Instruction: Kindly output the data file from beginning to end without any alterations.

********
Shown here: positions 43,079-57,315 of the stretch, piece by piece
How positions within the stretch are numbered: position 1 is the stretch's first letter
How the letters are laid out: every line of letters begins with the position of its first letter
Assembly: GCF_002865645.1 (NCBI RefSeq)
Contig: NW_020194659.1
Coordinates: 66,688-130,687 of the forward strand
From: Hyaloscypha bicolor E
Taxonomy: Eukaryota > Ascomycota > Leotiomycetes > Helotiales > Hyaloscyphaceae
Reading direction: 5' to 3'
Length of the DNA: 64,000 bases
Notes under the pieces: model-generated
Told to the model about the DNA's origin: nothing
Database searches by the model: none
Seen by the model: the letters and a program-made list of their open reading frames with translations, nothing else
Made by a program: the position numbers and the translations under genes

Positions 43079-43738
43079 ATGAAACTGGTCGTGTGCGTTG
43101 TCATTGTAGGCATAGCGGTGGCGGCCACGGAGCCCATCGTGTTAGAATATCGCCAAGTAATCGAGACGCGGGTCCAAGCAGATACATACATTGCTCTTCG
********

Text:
Shown here: positions 43,079-57,315 of the stretch, piece by piece
How positions within the stretch are numbered: position 1 is the stretch's first letter
How the letters are laid out: every line of letters begins with the position of its first letter
Assembly: GCF_002865645.1 (NCBI RefSeq)
Contig: NW_020194659.1
Coordinates: 66,688-130,687 of the forward strand
From: Hyaloscypha bicolor E
Taxonomy: Eukaryota > Ascomycota > Leotiomycetes > Helotiales > Hyaloscyphaceae
Reading direction: 5' to 3'
Length of the DNA: 64,000 bases
Notes under the pieces: model-generated
Told to the model about the DNA's origin: nothing
Database searches by the model: none
Seen by the model: the letters and a program-made list of their open reading frames with translations, nothing else
Made by a program: the position numbers and the translations under genes

Positions 43079-43738
43079 ATGAAACTGGTCGTGTGCGTTG
43101 TCATTGTAGGCATAGCGGTGGCGGCCACGGAGCCCATCGTGTTAGAATATCGCCAAGTAATCGAGACGCGGGTCCAAGCAGATACATACATTGCTCTTCG